Apropos of absolutely nothing (except, possibly, a certain up-coming movie event), I hereby present
Rules that exist in my house
- No Harry Potter movies until you have at least three books under your belt. To the extent that I can maintain some level of wonder in my children’s lives, I will lay down rules to do so, dag-nabbit!
- Ice-cream rule #1: We get ice-cream every Friday after camp. This is iron-clad. If the ice-cream man isn’t at his usual post-camp hang-out, we find ice-cream elsewhere. (Lest you think this generous, however, the guy is there every.single.day. Ice-cream rule #1 was formulated a few years back in response to a couple of weeks of constant begging — and thus, quite handily, serves as both carrot and stick: “No! And if you don’t stop whining about it, you won’t get any on Friday, either!”)
- Ice-cream rule #2: If an ice-cream truck drives down our street, everybody gets ice-cream. Also iron-clad, because: Dude. Summer! Now, it is undeniable that this rule has occasionally led to the unfortunate (or, depending on your perspective, fortunate) circumstance of both boy and girl getting two ice-creams back-to-back, because we just got back from camp, and hey-oh! Here comes an ice-cream truck! But, you know: A rule’s a rule! (Also in my defense: Summer!).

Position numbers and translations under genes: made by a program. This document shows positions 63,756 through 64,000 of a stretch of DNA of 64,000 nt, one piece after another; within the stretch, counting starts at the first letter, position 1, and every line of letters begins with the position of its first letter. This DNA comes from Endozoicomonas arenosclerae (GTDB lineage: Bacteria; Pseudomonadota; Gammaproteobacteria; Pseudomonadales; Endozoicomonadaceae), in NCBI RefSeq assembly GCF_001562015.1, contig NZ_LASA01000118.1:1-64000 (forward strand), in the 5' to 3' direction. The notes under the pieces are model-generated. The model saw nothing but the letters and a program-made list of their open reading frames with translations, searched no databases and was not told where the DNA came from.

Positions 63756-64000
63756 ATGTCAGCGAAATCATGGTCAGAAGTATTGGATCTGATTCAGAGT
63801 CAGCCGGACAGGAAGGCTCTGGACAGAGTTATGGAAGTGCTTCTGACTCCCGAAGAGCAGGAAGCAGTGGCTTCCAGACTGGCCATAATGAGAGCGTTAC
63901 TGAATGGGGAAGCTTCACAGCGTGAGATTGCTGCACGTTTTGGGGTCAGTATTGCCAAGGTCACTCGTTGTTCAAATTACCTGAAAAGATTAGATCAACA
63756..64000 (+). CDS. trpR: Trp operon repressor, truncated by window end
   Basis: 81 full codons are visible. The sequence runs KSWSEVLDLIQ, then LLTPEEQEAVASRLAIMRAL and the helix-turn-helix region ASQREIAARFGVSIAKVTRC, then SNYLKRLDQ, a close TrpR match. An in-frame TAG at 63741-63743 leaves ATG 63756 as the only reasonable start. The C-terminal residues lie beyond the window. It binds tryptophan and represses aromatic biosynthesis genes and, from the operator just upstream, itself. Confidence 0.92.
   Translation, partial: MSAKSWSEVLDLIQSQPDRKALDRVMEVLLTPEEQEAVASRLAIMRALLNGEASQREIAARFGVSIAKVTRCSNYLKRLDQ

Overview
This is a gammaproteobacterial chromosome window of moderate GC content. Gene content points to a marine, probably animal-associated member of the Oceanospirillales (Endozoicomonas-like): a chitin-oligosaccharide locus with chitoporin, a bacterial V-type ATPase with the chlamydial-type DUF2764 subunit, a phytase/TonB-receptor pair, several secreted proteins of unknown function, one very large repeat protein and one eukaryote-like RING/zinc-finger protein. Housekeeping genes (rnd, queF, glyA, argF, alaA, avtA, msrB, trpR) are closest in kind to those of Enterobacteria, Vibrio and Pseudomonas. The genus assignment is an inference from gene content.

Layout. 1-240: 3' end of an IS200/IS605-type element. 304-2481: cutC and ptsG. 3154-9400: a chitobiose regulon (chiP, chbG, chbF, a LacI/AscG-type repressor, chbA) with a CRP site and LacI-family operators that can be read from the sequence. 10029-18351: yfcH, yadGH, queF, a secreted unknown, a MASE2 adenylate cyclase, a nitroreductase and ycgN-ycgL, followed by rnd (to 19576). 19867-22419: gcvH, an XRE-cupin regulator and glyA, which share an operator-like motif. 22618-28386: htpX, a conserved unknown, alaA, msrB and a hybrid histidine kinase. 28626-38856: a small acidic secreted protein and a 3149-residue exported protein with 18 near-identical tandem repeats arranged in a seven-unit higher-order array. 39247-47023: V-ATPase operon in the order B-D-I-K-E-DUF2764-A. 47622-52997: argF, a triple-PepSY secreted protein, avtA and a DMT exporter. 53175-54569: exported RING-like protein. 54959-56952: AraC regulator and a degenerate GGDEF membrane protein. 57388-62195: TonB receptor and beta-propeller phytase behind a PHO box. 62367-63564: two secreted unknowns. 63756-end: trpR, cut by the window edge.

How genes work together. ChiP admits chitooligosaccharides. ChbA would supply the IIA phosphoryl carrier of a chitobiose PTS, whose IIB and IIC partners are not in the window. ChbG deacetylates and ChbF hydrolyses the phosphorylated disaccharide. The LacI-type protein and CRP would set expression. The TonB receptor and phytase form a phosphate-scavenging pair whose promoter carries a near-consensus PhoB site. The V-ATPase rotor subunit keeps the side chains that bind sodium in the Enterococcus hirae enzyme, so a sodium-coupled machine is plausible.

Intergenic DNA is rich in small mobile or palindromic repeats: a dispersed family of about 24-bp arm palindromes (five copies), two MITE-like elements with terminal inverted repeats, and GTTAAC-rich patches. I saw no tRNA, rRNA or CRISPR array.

- You can swear all you want among your compatriots, but don’t let me hear it when an adult’s in spitting range. Honestly, the love-hate affair that Americans have with curse words is more than a little redonk. The best example of this redonk-ness is, of course, at your local cineplex: Kiddies can mos def handle dozens of violent deaths and oodles of hyper-sexualized women before they turn 13, but the f-word? Heaven forfend! Slap an R on that slice of rolling danger! So the husband and I have taken what we believe to be an reasonable middle road: American adults really do freak out when kids say those words, and American culture is the culture in which we live. But we don’t really care. So have enough respect for the adults around you to lie like a rug, that’s all we’re asking.
- No biting the table. You would think this goes without saying, but at age 2 1/2, the boy proved otherwise.